Kamal Ahmed

Kamal Ahmed

The Life and Times of a Very British Man

FoI at Waterstones/
Fri 26 October 2018

Kamal Ahmed

The Life and Times of a Very British Man

Kamal Ahmed
Fri 26 October 2018,

Online tickets have sold out but tickets will be available to buy on the door tonight.

Kamal Ahmed’s childhood was British in every way – except for the fact he was brown. Half English, half Sudanese, with a Raleigh racing bike, rainbow-coloured jumpers, Adidas Gazelle trainers and cords, he was raised in 1970s London, at a time when being mixed-race meant being told to go home, even when you were born just down the road.

He tells the tale of growing up as one of the first generation of mixed-race British children, as a man who adopted the name Neil while growing up (it was better than ‘camel’) and who went on to occupy one of the most elite positions in the British establishment at the most British institution, the BBC.

Exploring what it means to be British, he adds to the ongoing conversation about race and identity in the UK through personal anecdotes, political analysis and a passionate belief in the ultimate good of this country.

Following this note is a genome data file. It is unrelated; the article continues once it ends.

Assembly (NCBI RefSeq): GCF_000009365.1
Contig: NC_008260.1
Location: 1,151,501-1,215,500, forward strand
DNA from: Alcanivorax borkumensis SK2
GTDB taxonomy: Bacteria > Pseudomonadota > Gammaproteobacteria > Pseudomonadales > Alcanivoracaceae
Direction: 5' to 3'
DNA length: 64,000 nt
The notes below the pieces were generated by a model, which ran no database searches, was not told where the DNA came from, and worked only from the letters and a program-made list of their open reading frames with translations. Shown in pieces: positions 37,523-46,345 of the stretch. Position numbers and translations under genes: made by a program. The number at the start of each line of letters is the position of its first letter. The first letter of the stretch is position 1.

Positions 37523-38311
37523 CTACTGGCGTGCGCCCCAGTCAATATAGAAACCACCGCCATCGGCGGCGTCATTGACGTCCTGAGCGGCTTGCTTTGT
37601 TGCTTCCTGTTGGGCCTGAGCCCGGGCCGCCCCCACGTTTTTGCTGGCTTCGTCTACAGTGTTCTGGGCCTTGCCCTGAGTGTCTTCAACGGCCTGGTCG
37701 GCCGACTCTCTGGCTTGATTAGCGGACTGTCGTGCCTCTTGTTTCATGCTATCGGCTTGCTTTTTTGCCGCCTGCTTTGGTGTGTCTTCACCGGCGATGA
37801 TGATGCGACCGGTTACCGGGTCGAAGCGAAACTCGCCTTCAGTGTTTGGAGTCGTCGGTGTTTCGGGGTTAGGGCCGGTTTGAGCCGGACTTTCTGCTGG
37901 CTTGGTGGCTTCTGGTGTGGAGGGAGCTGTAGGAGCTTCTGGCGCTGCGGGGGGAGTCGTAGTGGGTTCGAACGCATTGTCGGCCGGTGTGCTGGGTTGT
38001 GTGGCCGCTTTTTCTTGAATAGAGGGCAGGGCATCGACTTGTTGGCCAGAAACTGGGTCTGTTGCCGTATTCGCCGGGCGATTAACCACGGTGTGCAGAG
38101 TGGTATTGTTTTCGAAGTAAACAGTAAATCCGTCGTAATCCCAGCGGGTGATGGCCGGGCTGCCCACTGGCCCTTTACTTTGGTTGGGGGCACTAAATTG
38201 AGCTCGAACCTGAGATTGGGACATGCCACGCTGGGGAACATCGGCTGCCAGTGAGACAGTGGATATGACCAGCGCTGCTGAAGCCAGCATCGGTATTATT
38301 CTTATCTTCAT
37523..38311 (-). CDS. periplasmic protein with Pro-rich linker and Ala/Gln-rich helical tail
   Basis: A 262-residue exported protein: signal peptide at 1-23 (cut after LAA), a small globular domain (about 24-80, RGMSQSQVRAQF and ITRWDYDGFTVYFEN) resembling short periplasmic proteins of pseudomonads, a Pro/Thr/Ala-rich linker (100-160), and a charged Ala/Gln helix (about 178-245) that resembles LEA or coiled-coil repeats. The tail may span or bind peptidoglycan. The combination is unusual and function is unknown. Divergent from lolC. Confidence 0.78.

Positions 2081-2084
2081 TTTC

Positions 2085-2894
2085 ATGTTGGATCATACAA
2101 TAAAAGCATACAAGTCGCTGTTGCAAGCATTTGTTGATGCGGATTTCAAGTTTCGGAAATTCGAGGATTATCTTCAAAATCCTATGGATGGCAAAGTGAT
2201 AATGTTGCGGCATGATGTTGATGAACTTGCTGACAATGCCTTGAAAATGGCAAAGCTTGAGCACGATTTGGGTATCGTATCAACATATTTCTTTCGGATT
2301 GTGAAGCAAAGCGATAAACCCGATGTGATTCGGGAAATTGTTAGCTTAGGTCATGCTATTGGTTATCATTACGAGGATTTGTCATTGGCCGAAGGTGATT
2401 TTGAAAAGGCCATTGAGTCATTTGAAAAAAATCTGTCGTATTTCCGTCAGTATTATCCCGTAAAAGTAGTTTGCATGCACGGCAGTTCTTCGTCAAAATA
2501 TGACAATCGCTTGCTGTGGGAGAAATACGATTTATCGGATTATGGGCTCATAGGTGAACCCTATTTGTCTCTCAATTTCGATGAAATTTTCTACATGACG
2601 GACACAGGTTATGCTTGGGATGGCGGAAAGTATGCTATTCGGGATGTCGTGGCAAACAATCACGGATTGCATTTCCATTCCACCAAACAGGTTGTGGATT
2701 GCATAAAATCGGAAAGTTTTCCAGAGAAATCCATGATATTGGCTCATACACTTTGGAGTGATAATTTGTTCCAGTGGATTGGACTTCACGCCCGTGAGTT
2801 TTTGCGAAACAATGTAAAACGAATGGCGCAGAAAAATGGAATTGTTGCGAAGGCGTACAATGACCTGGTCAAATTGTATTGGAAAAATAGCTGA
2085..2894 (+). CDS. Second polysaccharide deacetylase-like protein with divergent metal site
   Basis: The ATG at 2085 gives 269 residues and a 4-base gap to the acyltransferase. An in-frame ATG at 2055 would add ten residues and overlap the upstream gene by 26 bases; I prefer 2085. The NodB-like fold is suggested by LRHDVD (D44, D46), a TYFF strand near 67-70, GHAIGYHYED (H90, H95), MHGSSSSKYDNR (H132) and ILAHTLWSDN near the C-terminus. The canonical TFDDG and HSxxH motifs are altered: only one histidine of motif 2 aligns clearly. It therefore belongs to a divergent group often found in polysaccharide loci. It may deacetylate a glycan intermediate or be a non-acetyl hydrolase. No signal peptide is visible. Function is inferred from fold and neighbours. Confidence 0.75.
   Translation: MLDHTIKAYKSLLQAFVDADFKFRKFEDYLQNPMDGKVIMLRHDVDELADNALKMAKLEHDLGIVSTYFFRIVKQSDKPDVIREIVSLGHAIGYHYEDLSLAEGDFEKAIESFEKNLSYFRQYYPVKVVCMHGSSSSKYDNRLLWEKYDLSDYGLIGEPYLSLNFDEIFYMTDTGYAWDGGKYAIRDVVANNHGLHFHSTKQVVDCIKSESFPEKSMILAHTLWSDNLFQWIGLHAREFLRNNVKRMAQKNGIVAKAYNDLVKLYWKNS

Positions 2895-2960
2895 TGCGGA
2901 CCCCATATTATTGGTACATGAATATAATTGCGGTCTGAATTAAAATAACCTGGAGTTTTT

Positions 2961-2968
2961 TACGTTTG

‘Britain has found it hard to have the conversation about what it has become, now it has arrived in the 21st century. Our very Britishness has stopped us talking about our very Britishness. I do not speak Arabic. Have visited Khartoum just once. And therefore I have never had the “from home” narrative to fall back on, the stories at my father’s knee to use as nourishment. The romantic red dust of the Sahara is not mine, the call to prayer is not mine, not in the way the River Thames is mine, the sands of a Devon summer holiday beach are mine, and a pint down the pub is mine. I am as British as they come, like hot buttered toast and bacon sarnies. And still something of an alien in my own country.’

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